Sisters Kanika and Kushika Sharma pursued different careers, but their heart and soul always belonged to the hills and in doing something meaningful for society.
My sister Kanika and I, Kushika, call ourselves the organic sisters. We were brought up in the beautiful and serene hill station of Nainital, where we naturally learnt to value our surroundings and environment.
Our father always gave us the important push we needed. He always taught us that we could do anything in this world. While society sometimes differentiated between what a boy and a girl can do, our father believed that we can do what his son can do. His love for nature, and constant urge to give back to mother Earth, influenced us in our formative years.
When Droughts Led to Losses, Oyster Pearl Farming Helped Marathwada Farmers Reap Huge Profits
Having incurred huge losses because of recurring droughts, 10 farmers from Osmanabad, Maharashtra, switched to oyster pearl farming to reap profits. One of the farmers, Sanjay Pawar shares six tips for beginners.Read more >
Growing up, we pursued different careers. A product of University of Petroleum and Energy Studies, with an MBA in Supply Chain Management, I worked as a senior research analyst with a leading MNC for four years. Kanika, a post graduate in Human Rights from Jamia Millia Islamia, completed her scholarship in entrepreneurship from ISB Hyderabad and worked with various NGOs and international organisations. She is a smart worker and excellent in authority management.
But our heart and soul always belonged to the hills and in doing something meaningful for society.
Kushika and Kanika, the organic sisters
We had all the comfort and luxury in our lives. Had it not been for our father, his passion toward his work in hospitality and his dream to make the lives of Uttarakhand’s farmers and villagers more comfortable, we would still be doing our city jobs. Instead, we realised that we wanted to share the beauty and joy of organic and natural farming with the world. This is how we came up with the concept of Dyo – The Organic Village Resort.
We had ancestral land and we thought of utilizing it to bring an organic twist to the hospitality industry.
Coming from different educational backgrounds, our first step was to learn organic farming techniques and in turn and teach those skills to locals. We went to seminars on organic farming. Next, we explored the market for luxury resorts and analysed competition, an area where my research skills came in handy. From government schemes to licenses for the hospitality market, we had to cover two ends and assess the feasibility for our project. Arranging funds was another challenge.
We aimed to marry farming with hospitality in a manner that would benefit both sectors. We want people to witness the beauty of our hills and also experience the hard work of farmers, particularly those who have minimum exposure to the practice.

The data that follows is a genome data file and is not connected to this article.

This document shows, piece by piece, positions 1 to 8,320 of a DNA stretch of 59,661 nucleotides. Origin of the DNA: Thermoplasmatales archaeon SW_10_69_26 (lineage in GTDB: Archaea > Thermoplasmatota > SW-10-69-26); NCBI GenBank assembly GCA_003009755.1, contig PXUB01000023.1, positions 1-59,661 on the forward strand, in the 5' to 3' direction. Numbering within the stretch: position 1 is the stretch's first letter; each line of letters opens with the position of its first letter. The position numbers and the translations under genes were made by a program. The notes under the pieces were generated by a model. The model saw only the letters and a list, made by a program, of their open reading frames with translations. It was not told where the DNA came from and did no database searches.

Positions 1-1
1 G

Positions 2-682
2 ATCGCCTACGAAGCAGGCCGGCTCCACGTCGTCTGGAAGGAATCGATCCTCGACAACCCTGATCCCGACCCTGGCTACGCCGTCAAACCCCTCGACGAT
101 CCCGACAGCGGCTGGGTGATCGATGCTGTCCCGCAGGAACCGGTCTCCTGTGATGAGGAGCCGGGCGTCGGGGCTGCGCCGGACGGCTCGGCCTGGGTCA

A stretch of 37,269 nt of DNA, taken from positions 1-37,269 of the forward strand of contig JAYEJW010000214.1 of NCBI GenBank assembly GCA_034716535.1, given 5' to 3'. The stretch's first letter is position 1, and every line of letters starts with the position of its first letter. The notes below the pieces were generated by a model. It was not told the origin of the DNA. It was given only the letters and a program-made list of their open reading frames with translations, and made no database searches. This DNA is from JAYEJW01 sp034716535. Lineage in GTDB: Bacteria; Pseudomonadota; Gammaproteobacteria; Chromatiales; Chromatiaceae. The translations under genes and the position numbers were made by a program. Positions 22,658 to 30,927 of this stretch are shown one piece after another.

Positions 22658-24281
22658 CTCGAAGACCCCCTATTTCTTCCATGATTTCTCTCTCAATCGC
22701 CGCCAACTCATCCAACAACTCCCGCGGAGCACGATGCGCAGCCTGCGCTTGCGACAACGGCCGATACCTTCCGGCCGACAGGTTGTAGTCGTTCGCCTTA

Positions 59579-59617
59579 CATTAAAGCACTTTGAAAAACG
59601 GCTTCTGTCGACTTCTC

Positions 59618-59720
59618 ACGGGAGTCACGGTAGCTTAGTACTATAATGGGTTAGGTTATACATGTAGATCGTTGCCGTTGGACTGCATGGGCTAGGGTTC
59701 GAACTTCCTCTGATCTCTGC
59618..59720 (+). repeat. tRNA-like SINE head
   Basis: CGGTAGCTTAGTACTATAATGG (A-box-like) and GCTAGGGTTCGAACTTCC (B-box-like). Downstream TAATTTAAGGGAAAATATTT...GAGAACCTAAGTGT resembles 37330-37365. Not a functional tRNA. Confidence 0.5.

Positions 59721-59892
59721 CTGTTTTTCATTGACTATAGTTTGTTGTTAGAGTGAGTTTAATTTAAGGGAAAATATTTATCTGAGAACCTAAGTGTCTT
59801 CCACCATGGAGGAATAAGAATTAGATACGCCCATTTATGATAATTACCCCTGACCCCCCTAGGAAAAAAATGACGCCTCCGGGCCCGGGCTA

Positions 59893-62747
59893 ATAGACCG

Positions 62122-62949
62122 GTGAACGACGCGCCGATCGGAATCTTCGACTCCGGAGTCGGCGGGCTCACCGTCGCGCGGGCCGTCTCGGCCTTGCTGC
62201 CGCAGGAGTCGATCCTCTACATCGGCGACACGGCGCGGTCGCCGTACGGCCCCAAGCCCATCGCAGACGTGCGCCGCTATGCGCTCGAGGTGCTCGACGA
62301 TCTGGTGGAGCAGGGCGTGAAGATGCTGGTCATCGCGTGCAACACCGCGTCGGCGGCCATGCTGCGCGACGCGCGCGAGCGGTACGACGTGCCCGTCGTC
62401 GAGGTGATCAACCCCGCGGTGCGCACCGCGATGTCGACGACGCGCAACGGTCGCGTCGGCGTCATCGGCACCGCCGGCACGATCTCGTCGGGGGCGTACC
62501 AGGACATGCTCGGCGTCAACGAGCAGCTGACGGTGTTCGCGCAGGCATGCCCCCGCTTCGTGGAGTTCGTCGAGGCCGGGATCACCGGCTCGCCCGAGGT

For our society to grow, it’s important that the youth grows too. We give opportunity to school dropouts who have no previous hospitality skills in order to help them with skill development and stop migration from the hills. We sisters not only wanted to share the experience but also help uplift the locals.
Located in Mukhteshwar, on the Himalayan foothills, we offer an opportunity for everyone to experience the sheer joy of organic and natural farming.
A view of the organic village resort
Entrepreneur Turns 500 Tonnes of Waste into ‘Black Gold’, Earns Turnover of Crores
Watch this video to see how UP resident Sana Khan turned her fascination with earthworms into S J Organics, a vermicomposting venture that sees an annual turnover of Rs 1 crore.Read more >
We are geared towards promoting agro-tourism and making farming as glamorous as any cosmetic product in a mall. At the same time, we also want to encourage the understanding that farming is a very important part of our economy.
Guests can try organic farming at our property, pick their own veggies and give it to the chef for a meal. Everything is farm-to-table. Along with the vast variety of fruits and vegetables, and a luscious menu, we also provide luxury rooms with modern amenities.
Our guests love to behold the Himalayan range with a cup of tea in hand, or unwind and explore their pristine surroundings. Whoever has visited the resort has extended their stay. They are in love with the place and the organic activity.
In running the property, we have also taken a conscious approach towards eco-friendly practices. Mountains have water scarcity and therefore we have harvested about 4 lakh litres of rain water and are aiming to multiply the capacity.
Fallen leaves, farm and kitchen waste are recycled into manure using compost pits while cow dung is used for farm manure. We are also focusing on energy conservation by installing solar roof panels.
The biggest challenge in any entrepreneurial journey is overcoming your own fundamental darkness. You have to believe in your dream and set strict goals.
Kanika with local farmers
Dyo will be entirely different from the order-and-receive-in-30-minutes kind of experience that has taken over the industry. It is our desire to be able to make everybody experience our resort and appreciate the true luxuries of nature.
Our next step would be to involve as many local farmers in this and educate them. We are also planning to expand and sell our produce in cities and are working on its supply chain.
Life after Dyo is totally different than it was in a metropolitan city. It is calm, full of nature’s goodness, a sense of satisfaction and the blessings of our locals. And yet, it is as ambitious as it could be in any MNC.
We believe everyone has his or her mission on this earth. The purpose should be to contribute to society. While the world is moving towards eating poison-infected food, we feel we can set an example for the hospitality industry by opting for sustainability.
(Written by Kushika Sharma)